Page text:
Wednesday, November 28, 2018
By Kevin Deselms
What to expect in the Real Estate market, in 2019

History will reflect that 2018 was the end of the "glory days" of shooting for the moon with your home price (and getting more than you hoped for, thanks to insane bidding wars among desperate buyers). There is no debate among real estate professionals: This market is shifting. How much depends largely on where you are looking to buy and/or sell a home, but the winds of change are blowing for every market in the country, right now. There are suburbs around the Denver metro area that are perpetually hot and show no signs of giving buyers a break (Boulder and Golden spring instantly to mind) while others are facing price reductions, increased inventory and a smaller pool of eligible buyers. The last two points are going to be the biggest factors in what buyers and sellers are likely to experience, as we head into 2019.

Here in the Denver market, we are seeing a marked uptick in the amount of available inventory. In fact, we haven't seen this many houses available for sale at one time since January of 2013...but over the past month we've had nearly 20% fewer homes go under contract than the same time period, last year. A much healthier supply and fewer buyers does not typically lead to price appreciation...and the market is reflecting that dynamic right now, with price reductions and a longer time on the market, before selling (often for less than the original asking price). This adjustment is, of course, a major positive for buyers...long lashed to the whipping post of the Denver real estate market and eager for any kind of break. Sadly, interest rates have cost buyers a lot of their purchasing power, this year...and so the payments on a property a prospective homeowner might have been entertaining in January are probably not going to look nearly as realistic, today. I read recently that assuming a 30 year conventional loan with a payment of $2,500/month, a buyer can afford to spend $30,000 less today than they could have, to start 2018. That's a significant chunk of cash to lose by waiting!

What we can know with almost 100% certainty is that rates will not be going in reverse, now...the glory days of sub-4% rates are officially over. Many lenders are expecting to see 5.5% by the end of 2019 and this means monthly mortgage payments will rise 8% over 2019, making things even tougher on the budget-conscious. Is the answer to keep on renting? That depends on how much you enjoy throwing your money away and having nothing to show for it, I suppose...but some people see a slowdown in price appreciation and rising home costs as a good enough reason to sign up for another 12 months of watching their hard-earned money evaporate into thin air. Some worry (irrationally, but perhaps not surprisingly) that we are on the verge of a bubble burst, where prices will fall precipitously and result in homeowners either losing equity, or finding themselves upside-down on their freshly-minted mortgages, paying more than the house is actually worth. The fundamentals of a bubble don't currently exist, however, and the shift we're experiencing right now is evidence of that. In a true bubble, prices would continue to rise even though inventory has increased and demand has decreased. That's not what's happening, though.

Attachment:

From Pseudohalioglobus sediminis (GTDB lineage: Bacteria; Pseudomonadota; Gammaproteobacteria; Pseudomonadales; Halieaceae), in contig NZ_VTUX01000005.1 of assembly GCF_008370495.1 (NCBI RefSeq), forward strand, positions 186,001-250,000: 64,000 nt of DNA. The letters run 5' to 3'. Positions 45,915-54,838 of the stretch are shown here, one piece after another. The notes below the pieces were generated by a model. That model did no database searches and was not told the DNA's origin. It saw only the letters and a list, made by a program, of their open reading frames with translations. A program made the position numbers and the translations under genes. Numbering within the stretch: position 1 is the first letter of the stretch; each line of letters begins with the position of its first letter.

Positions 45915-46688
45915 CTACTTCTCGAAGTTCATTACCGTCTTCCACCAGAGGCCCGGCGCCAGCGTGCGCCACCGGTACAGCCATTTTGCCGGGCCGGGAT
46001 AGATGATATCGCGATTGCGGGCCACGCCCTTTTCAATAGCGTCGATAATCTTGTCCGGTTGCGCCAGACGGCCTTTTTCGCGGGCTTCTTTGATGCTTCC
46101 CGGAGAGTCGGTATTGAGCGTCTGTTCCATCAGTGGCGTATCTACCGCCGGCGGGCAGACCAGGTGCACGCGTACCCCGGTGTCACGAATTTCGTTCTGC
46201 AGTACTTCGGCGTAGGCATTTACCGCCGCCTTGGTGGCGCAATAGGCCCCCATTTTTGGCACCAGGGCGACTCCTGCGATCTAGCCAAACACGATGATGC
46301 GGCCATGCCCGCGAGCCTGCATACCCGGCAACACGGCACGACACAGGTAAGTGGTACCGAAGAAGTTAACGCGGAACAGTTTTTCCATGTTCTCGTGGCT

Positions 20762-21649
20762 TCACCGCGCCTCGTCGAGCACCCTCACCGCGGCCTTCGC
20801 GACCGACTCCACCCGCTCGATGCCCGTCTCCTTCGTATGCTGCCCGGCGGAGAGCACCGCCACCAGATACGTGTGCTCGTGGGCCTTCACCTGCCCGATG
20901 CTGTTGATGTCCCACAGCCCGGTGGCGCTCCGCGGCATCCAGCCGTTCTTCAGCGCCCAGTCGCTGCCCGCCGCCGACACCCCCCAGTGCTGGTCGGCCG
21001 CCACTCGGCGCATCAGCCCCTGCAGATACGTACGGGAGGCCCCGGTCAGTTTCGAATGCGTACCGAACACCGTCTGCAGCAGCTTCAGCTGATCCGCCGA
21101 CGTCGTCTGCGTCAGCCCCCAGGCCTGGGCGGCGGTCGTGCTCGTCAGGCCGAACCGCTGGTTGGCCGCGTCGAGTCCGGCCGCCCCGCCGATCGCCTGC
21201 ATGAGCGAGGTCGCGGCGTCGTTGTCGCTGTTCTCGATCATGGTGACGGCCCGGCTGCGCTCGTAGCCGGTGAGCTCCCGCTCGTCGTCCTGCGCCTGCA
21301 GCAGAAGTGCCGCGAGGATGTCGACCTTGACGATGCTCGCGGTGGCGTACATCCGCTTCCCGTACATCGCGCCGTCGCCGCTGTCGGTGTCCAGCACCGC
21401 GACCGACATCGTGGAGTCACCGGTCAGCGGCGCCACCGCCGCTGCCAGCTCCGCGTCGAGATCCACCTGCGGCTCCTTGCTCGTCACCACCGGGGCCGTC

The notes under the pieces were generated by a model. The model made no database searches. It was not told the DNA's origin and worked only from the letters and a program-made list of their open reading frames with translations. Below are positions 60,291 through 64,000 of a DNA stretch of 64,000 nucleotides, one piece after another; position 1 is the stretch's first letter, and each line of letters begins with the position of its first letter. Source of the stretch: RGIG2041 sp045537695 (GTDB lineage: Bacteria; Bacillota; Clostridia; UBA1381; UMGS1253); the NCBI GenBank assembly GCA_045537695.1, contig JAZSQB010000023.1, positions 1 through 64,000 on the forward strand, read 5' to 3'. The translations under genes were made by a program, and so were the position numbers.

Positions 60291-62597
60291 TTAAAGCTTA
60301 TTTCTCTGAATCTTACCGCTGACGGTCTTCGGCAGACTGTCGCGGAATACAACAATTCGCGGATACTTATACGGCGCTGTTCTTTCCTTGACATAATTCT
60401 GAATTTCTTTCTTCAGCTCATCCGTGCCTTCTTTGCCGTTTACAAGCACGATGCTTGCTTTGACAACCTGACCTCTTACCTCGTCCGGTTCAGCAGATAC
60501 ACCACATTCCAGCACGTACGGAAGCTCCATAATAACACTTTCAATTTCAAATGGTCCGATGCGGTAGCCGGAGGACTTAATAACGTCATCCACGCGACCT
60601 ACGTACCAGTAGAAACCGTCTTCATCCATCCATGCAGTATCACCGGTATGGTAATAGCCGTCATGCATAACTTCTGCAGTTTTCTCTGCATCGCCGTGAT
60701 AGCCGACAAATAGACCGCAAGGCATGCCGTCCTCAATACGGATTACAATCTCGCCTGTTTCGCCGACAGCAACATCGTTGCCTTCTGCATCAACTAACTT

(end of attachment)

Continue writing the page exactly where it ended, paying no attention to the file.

So what can we expect in 2019?

Homeowners can say goodbye to 8-10% annual appreciation, in 2019. In the Denver metro area, certain areas will continue to experience fairly robust gains...particularly in areas with prices that are friendly to first-time homebuyers. Lakewood, in particular, seems poised for price gains. Colorado Springs also continues to be a popular new destination for people, so the homes there should continue their steady march upward. On the other hand, the more traditionally expensive and "hot" areas (Golden, Boulder, Cherry Creek, etc...) will probably start to experience some slowing. Again, though, take this with a heavy dose of historical perspective...the gains that we've been experiencing in the Denver market are simply unsustainable. A slowdown isn't a pullback or a reversal and we're in no danger of throwing things into reverse, here in the Mile High City.